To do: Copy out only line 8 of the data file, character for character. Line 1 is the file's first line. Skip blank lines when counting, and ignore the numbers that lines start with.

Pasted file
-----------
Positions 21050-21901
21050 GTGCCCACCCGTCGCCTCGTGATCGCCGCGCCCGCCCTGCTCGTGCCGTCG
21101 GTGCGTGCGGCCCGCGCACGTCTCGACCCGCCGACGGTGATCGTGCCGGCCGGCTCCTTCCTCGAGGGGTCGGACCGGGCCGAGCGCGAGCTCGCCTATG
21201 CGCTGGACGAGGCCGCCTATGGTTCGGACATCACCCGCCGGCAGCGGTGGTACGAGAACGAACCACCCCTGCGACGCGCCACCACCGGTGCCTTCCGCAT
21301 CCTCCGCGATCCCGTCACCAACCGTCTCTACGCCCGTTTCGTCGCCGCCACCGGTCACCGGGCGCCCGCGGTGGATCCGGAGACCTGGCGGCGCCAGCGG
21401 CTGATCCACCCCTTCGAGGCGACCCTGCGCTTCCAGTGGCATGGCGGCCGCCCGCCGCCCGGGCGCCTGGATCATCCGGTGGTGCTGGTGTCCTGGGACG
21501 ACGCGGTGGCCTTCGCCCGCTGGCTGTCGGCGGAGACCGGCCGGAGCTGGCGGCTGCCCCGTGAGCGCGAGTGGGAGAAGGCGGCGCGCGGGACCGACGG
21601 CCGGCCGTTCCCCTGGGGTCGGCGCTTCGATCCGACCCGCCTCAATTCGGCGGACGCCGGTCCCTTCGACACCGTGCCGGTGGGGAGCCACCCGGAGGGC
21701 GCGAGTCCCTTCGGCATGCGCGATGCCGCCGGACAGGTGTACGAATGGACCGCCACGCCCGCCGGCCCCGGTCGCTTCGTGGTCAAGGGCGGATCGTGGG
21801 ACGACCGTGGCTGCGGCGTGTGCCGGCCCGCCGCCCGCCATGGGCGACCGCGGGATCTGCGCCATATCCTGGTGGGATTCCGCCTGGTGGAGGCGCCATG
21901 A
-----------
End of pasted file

21601 CCGGCCGTTCCCCTGGGGTCGGCGCTTCGATCCGACCCGCCTCAATTCGGCGGACGCCGGTCCCTTCGACACCGTGCCGGTGGGGAGCCACCCGGAGGGC